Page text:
- The Washington Times - Tuesday, February 11, 2003

The United States is waging a global war against terror and is perilously close to embarking on a second war against Saddam Hussein and his regime. The sound and fury of the coming weeks will focus on Saddam, when war will start and how it may end. But what about the global war on terror? How is it going?
First, tens of thousands of determined Americans, teaming with many others, are hard at work hunting down al Qaeda and Osama bin Laden and placing as many barriers and defenses as possible against further attacks. However, to most Americans, the war against terrorism has taken a back seat to Iraq. In some ways, the situation can be likened to Europe in 1939 after Adolf Hitler and Nazi Germany gobbled up Poland that September.
War was declared. The Nazis garrisoned the western border of Germany. The allies took up defensive positions in France and Belgium. And both sides waited. In Paris, Brussels and London, the allies believed the standoff would be a World War I-like stalemate. Safe behind the Maginot Line, France felt impregnable. And Britain's Royal Navy ruled the seas.
For nearly 9 months, a "phony war" as it was called (or Sitzkreig in German slang) lulled the allies. Then, in the spring of 1940, Hitler's Blitzkrieg sliced through the Netherlands, Belgium and the dense Ardennes Forest, bypassing the Maginot Line and driving the Allies into the sea. Indeed, the Maginot Line was never breached by German forces. But that made no difference. Hitler controlled Western Europe.
Today's question is whether, perhaps due to the focus on Iraq and to the inherently difficult task of uncovering, penetrating and destroying terror cells, a new "phony war" has broken out. That does not mean that, as in Europe in 1939, many are not preparing for the worst. Nor does it mean terror plots have not and will not be foiled in advance. But the notion of a phony war does underscore the dangers of complacency.
Informed Americans of both the political left and right are pleading for greater urgency in understanding the danger the United States faces from extremists loyal to a cause, not a country, and who are prepared to kill themselves in the process. The ultimate nightmare is an attack with biological or nuclear agents that does many times more damage than the destruction of September 11, 2001. And as people may forget, just two years ago, the National Security Strategy Commission/21st Century predicted a terrorist attack with weapons of mass destruction would occur in the United States within 25 years. Their prophecy was long of the mark by more than 24 years with the destruction of New York's Twin Towers and the anthrax attacks.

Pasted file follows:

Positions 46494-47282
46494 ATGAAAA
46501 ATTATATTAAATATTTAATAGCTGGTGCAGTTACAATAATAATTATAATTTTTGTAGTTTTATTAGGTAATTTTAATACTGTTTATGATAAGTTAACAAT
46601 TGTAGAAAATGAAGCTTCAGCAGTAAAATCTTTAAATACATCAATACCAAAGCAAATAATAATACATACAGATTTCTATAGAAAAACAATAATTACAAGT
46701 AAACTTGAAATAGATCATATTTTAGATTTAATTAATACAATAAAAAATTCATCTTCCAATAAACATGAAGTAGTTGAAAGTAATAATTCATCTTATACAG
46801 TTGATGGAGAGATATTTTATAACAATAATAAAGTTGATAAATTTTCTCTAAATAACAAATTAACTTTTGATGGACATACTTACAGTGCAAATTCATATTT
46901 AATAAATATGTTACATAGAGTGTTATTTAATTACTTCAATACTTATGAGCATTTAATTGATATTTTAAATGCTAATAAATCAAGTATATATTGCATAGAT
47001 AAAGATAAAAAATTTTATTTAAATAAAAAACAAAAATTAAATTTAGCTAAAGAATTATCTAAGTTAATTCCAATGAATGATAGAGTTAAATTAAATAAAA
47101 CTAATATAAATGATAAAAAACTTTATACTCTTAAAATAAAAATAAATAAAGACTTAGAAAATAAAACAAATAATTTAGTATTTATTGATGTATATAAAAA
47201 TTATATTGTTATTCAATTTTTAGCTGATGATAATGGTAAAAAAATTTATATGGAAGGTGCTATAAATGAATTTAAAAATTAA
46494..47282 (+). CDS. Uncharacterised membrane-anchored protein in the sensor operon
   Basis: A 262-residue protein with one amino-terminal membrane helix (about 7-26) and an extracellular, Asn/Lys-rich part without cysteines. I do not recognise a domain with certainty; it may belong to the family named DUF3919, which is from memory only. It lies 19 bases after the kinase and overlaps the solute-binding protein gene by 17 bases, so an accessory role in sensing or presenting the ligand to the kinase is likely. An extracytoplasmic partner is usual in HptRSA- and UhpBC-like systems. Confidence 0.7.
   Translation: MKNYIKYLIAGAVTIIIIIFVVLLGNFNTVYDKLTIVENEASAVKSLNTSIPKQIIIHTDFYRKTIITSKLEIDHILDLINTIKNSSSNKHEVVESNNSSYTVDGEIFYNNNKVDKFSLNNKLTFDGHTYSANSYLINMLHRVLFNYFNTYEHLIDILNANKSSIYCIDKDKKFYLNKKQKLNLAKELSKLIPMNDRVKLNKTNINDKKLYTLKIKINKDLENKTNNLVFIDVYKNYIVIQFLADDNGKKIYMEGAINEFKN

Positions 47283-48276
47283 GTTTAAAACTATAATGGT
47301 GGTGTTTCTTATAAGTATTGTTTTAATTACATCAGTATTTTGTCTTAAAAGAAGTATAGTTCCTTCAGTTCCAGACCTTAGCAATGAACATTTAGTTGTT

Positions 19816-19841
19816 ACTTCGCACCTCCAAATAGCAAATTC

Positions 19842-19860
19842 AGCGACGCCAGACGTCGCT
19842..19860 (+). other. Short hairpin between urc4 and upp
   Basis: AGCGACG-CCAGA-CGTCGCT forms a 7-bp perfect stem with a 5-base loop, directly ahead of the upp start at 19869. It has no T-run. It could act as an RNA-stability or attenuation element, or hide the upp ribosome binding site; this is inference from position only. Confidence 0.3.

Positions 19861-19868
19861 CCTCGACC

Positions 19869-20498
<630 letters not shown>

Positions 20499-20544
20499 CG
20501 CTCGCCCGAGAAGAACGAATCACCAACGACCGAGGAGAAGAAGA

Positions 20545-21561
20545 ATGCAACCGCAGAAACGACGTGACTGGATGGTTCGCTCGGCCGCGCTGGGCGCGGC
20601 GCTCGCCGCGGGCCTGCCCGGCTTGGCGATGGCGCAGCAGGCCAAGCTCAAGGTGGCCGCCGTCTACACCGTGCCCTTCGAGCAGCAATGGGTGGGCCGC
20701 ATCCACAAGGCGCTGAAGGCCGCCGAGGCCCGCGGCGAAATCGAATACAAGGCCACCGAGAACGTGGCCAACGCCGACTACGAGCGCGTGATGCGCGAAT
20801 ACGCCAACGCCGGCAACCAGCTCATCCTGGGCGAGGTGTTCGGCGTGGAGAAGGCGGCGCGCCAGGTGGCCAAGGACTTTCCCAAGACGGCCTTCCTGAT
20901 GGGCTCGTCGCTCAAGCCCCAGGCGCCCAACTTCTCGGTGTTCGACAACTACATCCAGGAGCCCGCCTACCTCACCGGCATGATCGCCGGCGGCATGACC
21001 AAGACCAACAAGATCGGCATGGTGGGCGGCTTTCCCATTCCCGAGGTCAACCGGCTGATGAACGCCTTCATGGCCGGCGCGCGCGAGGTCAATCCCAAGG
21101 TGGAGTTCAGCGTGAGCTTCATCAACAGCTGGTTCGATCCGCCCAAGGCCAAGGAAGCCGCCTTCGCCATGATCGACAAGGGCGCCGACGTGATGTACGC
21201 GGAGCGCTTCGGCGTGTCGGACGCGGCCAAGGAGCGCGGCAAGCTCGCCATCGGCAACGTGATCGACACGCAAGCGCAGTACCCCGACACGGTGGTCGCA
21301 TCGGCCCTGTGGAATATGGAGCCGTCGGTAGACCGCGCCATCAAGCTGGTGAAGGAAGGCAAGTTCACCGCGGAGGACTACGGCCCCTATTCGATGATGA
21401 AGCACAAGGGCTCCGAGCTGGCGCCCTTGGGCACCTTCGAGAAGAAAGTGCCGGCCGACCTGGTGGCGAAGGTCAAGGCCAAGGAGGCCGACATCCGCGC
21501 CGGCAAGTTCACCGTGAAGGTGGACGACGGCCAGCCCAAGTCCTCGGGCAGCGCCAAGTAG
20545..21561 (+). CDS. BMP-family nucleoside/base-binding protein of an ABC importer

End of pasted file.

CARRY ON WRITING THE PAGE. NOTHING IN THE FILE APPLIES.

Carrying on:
Recently, conservatives such as Newt Gingrich, former speaker of the House, and James Woolsey, former CIA director, and men of the center left such as Sen. John Kerry, Massachusetts Democrat, have added their voices to the need for urgency in facing up to these challenges. Mr. Woolsey of course sees these solution going through Baghdad. But the ultimate nightmare is the same.
For those old enough to recall World War II, in those days, the nation was mobilized for war. Men were drafted in huge numbers to fight in a military that would grow 12 million strong. Millions of women took up work in defense production plants replacing men and filling the demands of war. There was rationing of food, gasoline and automobiles. But how many of us today can even remember the color of those ration books or how the nation reacted to a real state of war?
Clearly, Iraq is the larger priority for the moment. However, the global war on terror cannot be allowed to become a phony war, bred by complacency and the absence of new outrages to rally responses. It is here that the Bush administration has a large amount of work left. Educating and informing the public are the best tools at hand.
Has anyone seen a single government publication that attempts to educate or inform the public on or about the dangers of extremism and terror, their roots, who the likely culprits are and what can be done? Newspapers, magazines and the evening news broadcasts skirt around the dangers with sound bites and headlines understandably lacking depth and breadth. But where is the government?
No one is suggesting a ministry of propaganda be formed. But an informed public is vital to a vibrant democracy. Someone in the White House needs to take on this task. The war against terror is far from phoney and far from over. But how many Americans consciously believe that and demand greater action? Another September 11 is too high a price to pay for complacency.

Harlan Ullman is a columnist for The Washington Times and is with the Center for Strategic and International Studies.

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